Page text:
Class Notes (834,044)
Canada (508,293)
York University (35,141)
Natural Science (2,813)
NATS 1775 (361)
Vera Pavri (352)
Lecture

NATS 1775 September 26 Notes Lecture 2.doc

4 Pages
92 Views
Unlock Document

Department
Natural Science
Course
NATS 1775
Professor
Vera Pavri
Semester
Fall

Description
Ilmeeyat M NATS 1775 A Thursday, September 26, 2013 Lecture 2: Technology in Ancient Civilizations (part 1) I. Early Civilizations - Urban Revolution – 6000 years ago – within short period of time began to develop around the world - Where? At least six different centers around the world: Mesopotamia (after 3500 BC); Egypt (after 3400 BC); Indus River Valley (after 2500 BC); Yellow River in China (after 1800 BC); Mesoamerica (500 BC); South America (after 300 BC) - Characteristics of civilization: high populations, centralized political and economic authority, regional states, stratified societies, complex architecture, higher learning (technology developed because of these characteristics) - Why did they develop? Larger populations needed intensified agricultural production and geographical needs - Simple agriculture replaced by field agriculture - Large scale water management networks (‘public works’) built and maintained by “the corvee” which were conscripted labor gangs - Projects supervised by state employed engineers - Stratified societies: few people at the top of the pyramid have more power than the large amount of people on the bottom II. Hydraulic Hypothesis - Fact that all these early civilizations required large-scale hydraulic engineering projects (because of either too much or too little water for practicing intensified agriculture) has led some scholars to explain this phenomena as hydraulic hypothesis (Wittfogel and Steward) - HYDRAULIC HYPOTHESIS: there is a link between the rise of early civilizations and the technology of large scale hydraulic systems – this theory is a deterministic way to justify stratified socieites - Large scale irrigation necessitates centralized co-ordination and this leads to greater political integration in society - Irrigation on such a large scale thus “causes” the emergence of centralized and hierarchal political system - Civilizations like Mesopotamia, Egypt, China, etc… are therefore types of “irrigation civilizations” which have common features and develop in a similar way because of this need to adapt to their environment via large scale irrigation – irrigation civilization is a label given to a society based on the technology - For example, these civilizations have very hot climates which makes it easier to produce large amounts of crops - Civilizations able to grow because they are in a environmental restricted space – when warfare occurs, groups that are defeated cannot move Ilmeeyat M NATS 1775 A Thursday, September 26, 2013 anywhere like they could in earlier times – instead, become slaves and peasants who work to maintain intensified farming practices - This allows more people to be fed but also requires society to be organized in a way that allows for maintaining system, distributing goods, settling water disputes, controlling grain surpluses - Therefore there is the development of an authoritarian state because water (a scarce commodity) must be controlled - Mass labor had to be coordinated, disciplined when necessary, and “led” by higher political authority III. Criticisms of Hydraulic Hypothesis - Major criticisms of hydraulic hypothesis stem from idea that large-scale irrigation “causes” this type of hierarchal political system - This association between irrigation and the political systems present st in these civilizations is very deterministic – the 1 theory about technological determinism and it assumes that the creation of the hydraulic system is what resulted in the creation of political communities - Critics argue that centralized political power did not just center around irrigation activities - in fact in places like Mesopotamia and Mesoamerica had centralized states even before they began having large-scale irrigation projects; large cities were already developed - thus irrigation more a “consequence” or “product” rather than “cause” of this kind of state organization (although it does facilitate development of bureaucratic elite) - also question whether large-scale irrigation products always require this kind of political organization (i.e. Hohokam society, ancient Ceylon had different way to use the hydraulic technology) - William Mitchell: reformulate hypothesis to state that, “it is not irrigation itself, but the centralized coordination of irrigation activities that has important social consequences” - Feedback system: centralized control of irrigation means greater political integration and this then allows people in power to come up with an “excuse” for more political control (i.e. the right to limit access to water) IV. Early Science and Technology in Ancient Civilizations - Urban civilizations mastered art of bronze metallurgy; leads to this era being known as the “Bronze Age” (this is deterministic) - Metal used for tools and weapons instead of stone means that these civilizations able to master comp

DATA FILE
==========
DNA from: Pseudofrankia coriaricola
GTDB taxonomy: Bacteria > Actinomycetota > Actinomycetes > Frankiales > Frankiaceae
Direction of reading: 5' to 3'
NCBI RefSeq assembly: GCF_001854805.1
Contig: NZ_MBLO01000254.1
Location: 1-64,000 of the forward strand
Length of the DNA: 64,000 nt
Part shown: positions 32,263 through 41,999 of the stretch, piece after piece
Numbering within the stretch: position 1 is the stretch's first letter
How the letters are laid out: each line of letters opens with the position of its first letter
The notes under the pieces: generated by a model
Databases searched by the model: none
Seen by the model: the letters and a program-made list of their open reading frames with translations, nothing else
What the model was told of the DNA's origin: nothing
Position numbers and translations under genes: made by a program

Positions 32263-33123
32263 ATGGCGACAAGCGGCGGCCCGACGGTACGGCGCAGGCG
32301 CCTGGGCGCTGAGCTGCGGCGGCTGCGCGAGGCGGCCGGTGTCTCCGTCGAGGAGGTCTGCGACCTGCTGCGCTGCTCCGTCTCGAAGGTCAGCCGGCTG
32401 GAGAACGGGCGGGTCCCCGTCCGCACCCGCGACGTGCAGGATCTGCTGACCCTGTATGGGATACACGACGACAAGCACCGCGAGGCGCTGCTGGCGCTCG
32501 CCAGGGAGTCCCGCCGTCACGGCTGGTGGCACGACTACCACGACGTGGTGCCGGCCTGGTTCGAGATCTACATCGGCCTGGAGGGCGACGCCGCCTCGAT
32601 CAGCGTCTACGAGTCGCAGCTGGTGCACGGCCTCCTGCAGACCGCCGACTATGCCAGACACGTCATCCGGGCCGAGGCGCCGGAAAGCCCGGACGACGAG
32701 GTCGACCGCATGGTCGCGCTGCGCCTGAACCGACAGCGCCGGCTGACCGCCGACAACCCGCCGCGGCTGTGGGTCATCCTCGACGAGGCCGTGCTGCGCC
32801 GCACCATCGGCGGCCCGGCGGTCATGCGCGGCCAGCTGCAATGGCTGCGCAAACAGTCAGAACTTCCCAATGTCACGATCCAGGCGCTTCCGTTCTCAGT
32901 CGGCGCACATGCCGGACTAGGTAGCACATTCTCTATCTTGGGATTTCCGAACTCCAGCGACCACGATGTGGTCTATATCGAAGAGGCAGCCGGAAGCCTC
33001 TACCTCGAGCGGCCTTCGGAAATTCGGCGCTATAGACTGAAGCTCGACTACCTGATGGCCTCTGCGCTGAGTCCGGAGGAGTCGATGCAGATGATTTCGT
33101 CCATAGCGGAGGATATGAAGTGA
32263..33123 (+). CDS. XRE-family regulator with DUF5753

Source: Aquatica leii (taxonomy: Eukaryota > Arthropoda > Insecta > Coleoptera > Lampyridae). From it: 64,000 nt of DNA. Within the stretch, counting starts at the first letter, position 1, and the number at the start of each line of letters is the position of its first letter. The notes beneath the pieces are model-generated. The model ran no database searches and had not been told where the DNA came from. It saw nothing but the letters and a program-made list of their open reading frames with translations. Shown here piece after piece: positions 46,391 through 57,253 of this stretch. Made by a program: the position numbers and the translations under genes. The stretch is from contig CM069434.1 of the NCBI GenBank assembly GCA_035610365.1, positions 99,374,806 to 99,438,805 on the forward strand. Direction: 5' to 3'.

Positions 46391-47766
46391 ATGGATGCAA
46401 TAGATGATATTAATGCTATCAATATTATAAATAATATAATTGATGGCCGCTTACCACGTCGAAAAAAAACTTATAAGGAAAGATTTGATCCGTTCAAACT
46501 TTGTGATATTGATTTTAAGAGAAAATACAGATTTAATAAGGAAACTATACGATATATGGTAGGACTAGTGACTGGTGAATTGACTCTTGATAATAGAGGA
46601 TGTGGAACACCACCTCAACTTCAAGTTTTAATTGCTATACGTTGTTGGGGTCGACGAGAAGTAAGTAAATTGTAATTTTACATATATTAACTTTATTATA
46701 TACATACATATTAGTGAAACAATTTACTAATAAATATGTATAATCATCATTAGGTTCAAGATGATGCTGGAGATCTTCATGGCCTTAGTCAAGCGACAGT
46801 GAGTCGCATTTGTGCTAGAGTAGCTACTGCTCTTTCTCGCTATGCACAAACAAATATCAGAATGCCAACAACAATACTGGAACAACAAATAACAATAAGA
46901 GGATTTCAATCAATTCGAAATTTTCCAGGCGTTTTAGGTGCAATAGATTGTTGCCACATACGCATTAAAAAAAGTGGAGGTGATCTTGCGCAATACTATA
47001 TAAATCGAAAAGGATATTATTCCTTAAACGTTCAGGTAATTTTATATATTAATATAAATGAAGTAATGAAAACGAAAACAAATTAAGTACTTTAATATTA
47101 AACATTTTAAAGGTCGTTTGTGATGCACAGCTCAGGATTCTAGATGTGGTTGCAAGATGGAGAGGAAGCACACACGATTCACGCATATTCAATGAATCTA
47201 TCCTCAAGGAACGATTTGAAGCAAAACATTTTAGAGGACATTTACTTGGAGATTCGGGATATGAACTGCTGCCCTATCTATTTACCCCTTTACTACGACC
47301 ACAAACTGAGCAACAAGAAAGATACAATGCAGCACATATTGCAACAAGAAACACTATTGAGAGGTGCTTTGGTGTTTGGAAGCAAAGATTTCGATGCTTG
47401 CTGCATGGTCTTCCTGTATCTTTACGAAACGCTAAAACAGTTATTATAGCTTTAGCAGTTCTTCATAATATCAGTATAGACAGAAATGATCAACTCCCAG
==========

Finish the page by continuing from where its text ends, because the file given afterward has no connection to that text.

More Less

Related notes for NATS 1775

Log In


OR

Join OneClass

Access over 10 million pages of study
documents for 1.3 million courses.

Sign up

Join to view


OR

By registering, I agree to the Terms and Privacy Policies
Already have an account?
Just a few more details

So we can recommend you notes for your school.

Reset Password

Please enter below the email address you registered with and we will send you a link to reset your password.

Add your courses

Get notes from the top students in your class.


Submit